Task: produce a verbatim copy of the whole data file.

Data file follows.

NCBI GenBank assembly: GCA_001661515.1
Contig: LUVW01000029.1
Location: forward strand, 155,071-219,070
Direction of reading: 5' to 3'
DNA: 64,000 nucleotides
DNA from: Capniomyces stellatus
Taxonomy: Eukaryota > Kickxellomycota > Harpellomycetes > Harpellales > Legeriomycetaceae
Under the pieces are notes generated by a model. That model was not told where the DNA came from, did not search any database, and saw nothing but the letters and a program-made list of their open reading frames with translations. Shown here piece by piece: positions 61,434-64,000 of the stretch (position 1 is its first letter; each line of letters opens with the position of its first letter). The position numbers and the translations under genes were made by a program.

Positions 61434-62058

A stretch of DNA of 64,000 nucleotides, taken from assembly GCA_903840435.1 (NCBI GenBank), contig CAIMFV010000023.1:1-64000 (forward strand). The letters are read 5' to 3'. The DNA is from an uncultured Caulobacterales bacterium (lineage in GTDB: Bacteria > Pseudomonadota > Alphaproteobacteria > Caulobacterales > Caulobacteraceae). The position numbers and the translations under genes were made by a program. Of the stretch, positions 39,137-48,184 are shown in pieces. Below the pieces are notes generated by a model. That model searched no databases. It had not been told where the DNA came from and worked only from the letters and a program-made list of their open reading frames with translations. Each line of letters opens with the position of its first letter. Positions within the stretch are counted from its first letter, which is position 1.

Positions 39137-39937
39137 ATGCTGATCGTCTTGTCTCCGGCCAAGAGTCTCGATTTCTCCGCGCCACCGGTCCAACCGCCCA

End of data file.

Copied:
NCBI GenBank assembly: GCA_001661515.1
Contig: LUVW01000029.1
Location: forward strand, 155,071-219,070
Direction of reading: 5' to 3'
DNA: 64,000 nucleotides
DNA from: Capniomyces stellatus
Taxonomy: Eukaryota > Kickxellomycota > Harpellomycetes > Harpellales > Legeriomycetaceae
Under the pieces are notes generated by a model. That model was not told where the DNA came from, did not search any database, and saw nothing but the letters and a program-made list of their open reading frames with translations. Shown here piece by piece: positions 61,434-64,000 of the stretch (position 1 is its first letter; each line of letters opens with the position of its first letter). The position numbers and the translations under genes were made by a program.

Positions 61434-62058

A stretch of DNA of 64,000 nucleotides, taken from assembly GCA_903840435.1 (NCBI GenBank), contig CAIMFV010000023.1:1-64000 (forward strand). The letters are read 5' to 3'. The DNA is from an uncultured Caulobacterales bacterium (lineage in GTDB: Bacteria > Pseudomonadota > Alphaproteobacteria > Caulobacterales > Caulobacteraceae). The position numbers and the translations under genes were made by a program. Of the stretch, positions 39,137-48,184 are shown in pieces. Below the pieces are notes generated by a model. That model searched no databases. It had not been told where the DNA came from and worked only from the letters and a program-made list of their open reading frames with translations. Each line of letters opens with the position of its first letter. Positions within the stretch are counted from its first letter, which is position 1.

Positions 39137-39937
39137 ATGCTGATCGTCTTGTCTCCGGCCAAGAGTCTCGATTTCTCCGCGCCACCGGTCCAACCGCCCA